Chinese scientists say they could be a step closer to developing a code-breaking machine, thanks to a recent breakthrough in quantum memory technology.
A quantum computer can crack an encrypted message in hours, but it needs tens of millions of qubits – the quantum information carried by subatomic particles – to make the calculation.
At present, the most powerful quantum computers run with less than 100 qubits, meaning they are limited to simple tasks with little practical value.
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However, a team from the University of Science and Technology of China has unveiled a design for a new quantum computer that could break a code using considerably less qubits than it was previously thought were needed.
The team in Anhui province, led by associate professor Zhou Zongquan, published their research on Friday in Acta Physica Sinica, a peer-reviewed journal run by the Chinese Physical Society.
Zhou said in a phone interview on Monday that the team anticipated the computer would still need about 10,000 qubits for the task, but “from an engineering perspective this is much easier to achieve”.
“Our experimental results suggest the idea works,” he said.
Unlike existing quantum computers, which forget a calculation as soon as it is done, this one has a memory.
The memory device is made from a crystal that can store qubits for an hour or so and the idea is that it updates the quantum information as the calculation proceeds.
A quantum computer with memory would be able to handle a complex calculation – such as the factoring of large prime numbers for data decryption – using significantly fewer qubits than a computer without memory, according to the paper.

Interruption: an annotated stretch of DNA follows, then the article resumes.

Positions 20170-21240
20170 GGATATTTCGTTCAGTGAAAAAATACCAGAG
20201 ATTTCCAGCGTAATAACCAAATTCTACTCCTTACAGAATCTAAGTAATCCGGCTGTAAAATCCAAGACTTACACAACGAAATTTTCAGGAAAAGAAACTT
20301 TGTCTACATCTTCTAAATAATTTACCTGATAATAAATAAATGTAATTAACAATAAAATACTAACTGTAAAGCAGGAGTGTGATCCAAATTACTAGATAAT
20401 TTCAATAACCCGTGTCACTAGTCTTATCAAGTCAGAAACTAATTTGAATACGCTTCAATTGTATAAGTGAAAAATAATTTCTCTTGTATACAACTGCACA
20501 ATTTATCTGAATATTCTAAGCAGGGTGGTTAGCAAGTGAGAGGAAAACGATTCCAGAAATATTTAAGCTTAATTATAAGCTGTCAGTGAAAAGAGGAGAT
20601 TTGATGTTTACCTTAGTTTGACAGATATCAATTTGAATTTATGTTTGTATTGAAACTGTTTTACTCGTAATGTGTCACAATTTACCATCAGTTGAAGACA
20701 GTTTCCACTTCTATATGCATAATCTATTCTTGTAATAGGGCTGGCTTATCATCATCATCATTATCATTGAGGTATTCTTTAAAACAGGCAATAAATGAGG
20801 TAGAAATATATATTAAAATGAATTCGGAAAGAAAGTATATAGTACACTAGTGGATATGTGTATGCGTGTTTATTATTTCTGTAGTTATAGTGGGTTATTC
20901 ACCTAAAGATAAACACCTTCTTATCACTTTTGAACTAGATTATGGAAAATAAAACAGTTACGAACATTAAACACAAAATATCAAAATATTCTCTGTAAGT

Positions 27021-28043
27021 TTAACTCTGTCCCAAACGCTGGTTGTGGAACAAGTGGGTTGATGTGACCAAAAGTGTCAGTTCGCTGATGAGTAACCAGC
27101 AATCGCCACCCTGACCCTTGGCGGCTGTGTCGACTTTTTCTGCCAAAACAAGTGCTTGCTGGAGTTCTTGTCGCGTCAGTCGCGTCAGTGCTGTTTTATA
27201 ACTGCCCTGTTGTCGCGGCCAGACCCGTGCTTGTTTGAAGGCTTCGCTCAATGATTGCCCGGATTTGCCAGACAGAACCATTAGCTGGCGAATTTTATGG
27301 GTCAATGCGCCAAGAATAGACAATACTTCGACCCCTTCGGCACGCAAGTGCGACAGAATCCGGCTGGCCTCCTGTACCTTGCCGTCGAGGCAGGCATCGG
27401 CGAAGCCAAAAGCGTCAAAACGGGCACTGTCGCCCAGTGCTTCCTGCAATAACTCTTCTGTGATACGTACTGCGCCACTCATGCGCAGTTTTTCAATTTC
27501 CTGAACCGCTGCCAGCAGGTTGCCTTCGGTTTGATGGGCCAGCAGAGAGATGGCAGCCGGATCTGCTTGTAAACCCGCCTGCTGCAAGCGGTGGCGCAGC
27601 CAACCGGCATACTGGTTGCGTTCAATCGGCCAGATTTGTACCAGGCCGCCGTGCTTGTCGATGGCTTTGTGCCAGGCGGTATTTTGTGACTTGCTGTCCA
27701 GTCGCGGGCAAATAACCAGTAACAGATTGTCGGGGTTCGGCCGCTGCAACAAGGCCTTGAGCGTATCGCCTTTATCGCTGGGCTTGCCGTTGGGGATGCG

But quantum memory technology is challenging: when the computer tries to read or write information, it triggers atoms in the memory crystal and generates a storm of background noise.
To get around this, Zhou and his team say they have developed a groundbreaking memory control technology that allows them to efficiently separate the fragile qubits from the atomic chaos.
Zhou noted that quantum memory technology was initially developed for quantum communication rather than quantum computers. For example, Chinese scientists recently sent qubits a record distance of 800km via an optic fibre – but to go further they would need quantum memory to relay the signal between locations.
China has made quantum technology a top priority and in recent years it has caught up and even surpassed the United States in some key areas, according to a Harvard University report in December.
Scientists elsewhere are also working on quantum memory technology. Soon after Zhou’s team published findings of their experimental new technology in July, researchers at the Institut de Physique Theorique in Paris proposed a quantum computer with similar architecture.
The French team estimated that with the help of memory, a quantum computer could break a mainstream encryption code in about six months using some 13,000 qubits.
Physicist John von Neumann, a pioneer of computing technology, proposed the use of a memory device to store computer programs back in 1945. But when quantum physicists started building quantum computers, they opted for simpler machines without memory.
“It looks like we’re going back to the starting point after coming full circle,” Zhou said.
But he said there was still a long way to go to develop a machine that can crack encrypted messages.
The Chinese team has developed an experimental device that uses a laser, but a practical code-breaking machine would have to run on microwaves. Zhou said it would need a whole new set of control techniques and a crystal with different rare earth elements, among other things.
“I believe a code-breaking quantum computer will be developed gradually, step by step,” Zhou said. “It’s unlikely to jump out of nowhere and change the world overnight. But maybe I’ll be proven wrong.”
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